Essays on Technology and Culture

How to Properly Sort and Organize Your iTunes Library

Maybe it’s because I spent many of my early years in libraries, or maybe it’s because I’m just wired a certain way, but I find the way iTunes organizes music, out of the box, infuriating. The default way iTunes alphabetizes everything throws me off. Take artist names. I learned from an early age that when dealing with any form of media, you alphabetize based on the last name of the artist. So, if you’re dealing with albums by Elvis Costello and Elvis Presley, you would sort the former under “C” and the latter under “P”. Instead, iTunes sorts both under “E”.

An even more egregious example is bands whose names start with “The”. Definite articles, in any language, are ignored with alphabetizing anything. Otherwise, you have a huge stretch of a music library of just “The” bands: The Beatles, The Clash, The Doors… which makes finding things a pain. Fortunately, iTunes added a feature back in version 7 to make this sane: Sort Tags. It’s possible to now set how you want an artist’s name to sort. By default, iTunes, since version 7, ignores “The” when sorting artists and albums. You can also assign a sort tag to an artist so that it places them last name first. So, the first thing to do if you want your iTunes library organized and sorted properly is to set your sort tags. Any artist known by a first and last name (even a stage name) is assigned a sort tag in my library in the format “Last name, First name”.

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A trickier problem comes if you are a fan of any band or artist that’s released material under multiple band names. If you’re a fan of Frank Zappa, you might understand the issue well. Some of his material was released under the band name “The Mothers of Invention”, some as just Frank Zappa, some as “The Mothers”, some as “Frank Zappa & The Mothers of Invention”, and at least one as “Zappa / Mothers”. Enter the Album Artist tag. You can set different values in these tags, so by assigning Album Artist the value of “Frank Zappa” (sorted as “Zappa, Frank”), and Artist as “The Mothers of Invention”, all my Zappa albums appear together, but the artist value is correct for playback and tracking in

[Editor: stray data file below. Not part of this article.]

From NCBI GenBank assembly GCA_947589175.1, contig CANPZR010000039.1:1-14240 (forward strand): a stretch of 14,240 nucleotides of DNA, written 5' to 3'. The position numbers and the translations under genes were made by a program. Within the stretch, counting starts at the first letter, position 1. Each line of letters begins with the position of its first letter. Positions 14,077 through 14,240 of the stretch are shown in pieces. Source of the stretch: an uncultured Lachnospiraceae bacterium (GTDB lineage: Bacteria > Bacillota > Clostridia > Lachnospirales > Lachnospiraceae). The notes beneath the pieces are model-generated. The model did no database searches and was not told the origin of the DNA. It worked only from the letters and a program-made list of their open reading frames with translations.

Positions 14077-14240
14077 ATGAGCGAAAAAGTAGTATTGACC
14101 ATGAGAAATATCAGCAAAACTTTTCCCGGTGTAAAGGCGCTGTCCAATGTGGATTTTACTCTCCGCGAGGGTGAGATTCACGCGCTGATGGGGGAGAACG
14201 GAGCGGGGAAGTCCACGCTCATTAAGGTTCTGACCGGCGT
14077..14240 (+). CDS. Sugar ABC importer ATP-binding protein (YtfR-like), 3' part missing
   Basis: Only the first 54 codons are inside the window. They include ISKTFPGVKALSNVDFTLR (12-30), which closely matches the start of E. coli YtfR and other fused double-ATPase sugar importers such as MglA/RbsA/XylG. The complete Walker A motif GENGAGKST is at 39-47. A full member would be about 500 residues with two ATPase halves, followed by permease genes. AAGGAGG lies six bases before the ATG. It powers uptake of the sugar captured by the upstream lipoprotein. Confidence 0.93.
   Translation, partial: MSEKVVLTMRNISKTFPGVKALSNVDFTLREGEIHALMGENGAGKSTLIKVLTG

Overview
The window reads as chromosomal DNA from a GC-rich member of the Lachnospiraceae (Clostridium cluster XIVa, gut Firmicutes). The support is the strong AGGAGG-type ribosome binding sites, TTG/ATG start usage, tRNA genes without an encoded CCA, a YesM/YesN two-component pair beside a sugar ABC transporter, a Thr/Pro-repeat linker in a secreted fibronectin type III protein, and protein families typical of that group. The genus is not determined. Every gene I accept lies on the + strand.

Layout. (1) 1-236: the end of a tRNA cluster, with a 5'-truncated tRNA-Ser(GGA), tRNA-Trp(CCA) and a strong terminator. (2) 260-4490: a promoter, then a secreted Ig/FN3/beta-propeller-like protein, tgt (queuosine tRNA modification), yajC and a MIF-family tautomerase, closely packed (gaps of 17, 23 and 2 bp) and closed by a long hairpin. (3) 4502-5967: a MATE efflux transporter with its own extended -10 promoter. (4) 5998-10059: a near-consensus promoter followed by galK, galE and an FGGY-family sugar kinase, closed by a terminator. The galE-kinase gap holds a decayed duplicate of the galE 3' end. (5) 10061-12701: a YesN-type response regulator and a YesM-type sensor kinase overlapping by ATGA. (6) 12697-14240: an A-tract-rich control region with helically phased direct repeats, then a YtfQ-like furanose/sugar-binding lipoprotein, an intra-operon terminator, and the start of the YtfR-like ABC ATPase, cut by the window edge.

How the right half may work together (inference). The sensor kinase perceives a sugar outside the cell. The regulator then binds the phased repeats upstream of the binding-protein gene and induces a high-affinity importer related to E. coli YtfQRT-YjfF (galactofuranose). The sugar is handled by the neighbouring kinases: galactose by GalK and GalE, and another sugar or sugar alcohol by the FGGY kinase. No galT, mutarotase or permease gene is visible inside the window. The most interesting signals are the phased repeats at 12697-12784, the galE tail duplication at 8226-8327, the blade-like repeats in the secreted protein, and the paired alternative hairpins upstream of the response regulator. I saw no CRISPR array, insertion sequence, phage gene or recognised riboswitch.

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The trickiest of all problems is how to deal with joint albums, say David Byrne’s collaboration with the amazing St. Vincent. I found an easy solution by assigning the joint act’s name to the both Artist and Album Artist fields, and sorting by the last name of the top billed artist. I’m flexible on solutions for this one, but keep in mind that standard alphabetization practice is always based on the name that comes first.

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You’re now most of the way to a properly organized and sorted iTunes library. There’s one more change you’ll need to make, however. By default, iTunes not only organizes artists alphabetically, but also albums. This is a no go for me. I organize all my albums by date of original release, and so should you. This one’s easy to fix. Click the drop down at the top-right corner of your iTunes window and set the “Sort by” drop down to “Artist” and the “Then” drop down to “Year”.


You’ll then want to go back through your library to make sure the dates on your albums are set to the correct year—the year of their original release. If you don’t want to do this manually, the free MusicBrainz Picard Mac app is a great solution for cleaning up your tags automatically. Even if you bought all your music from iTunes, it’s worth running it through Picard, because iTunes releases often assign the date to the year it was released on iTunes, and that helps nobody.

That’s all you need to do. Get proper album artwork, either from iTunes or Album Art Exchange, and then you can enjoy your music, organized properly, like a civilized human being. Sort Tags, and Album Artist transfer to iOS devices , so your artist views will be properly organized, though you’ll also need to switch on “Group By Album Artist” in the Music section of settings. Sadly, iOS devices don’t allow you to sort albums by year within an artist view, but my iOS replacement music app of choice, Cesium, does. It’s worth the $1.99 for the peace of mind.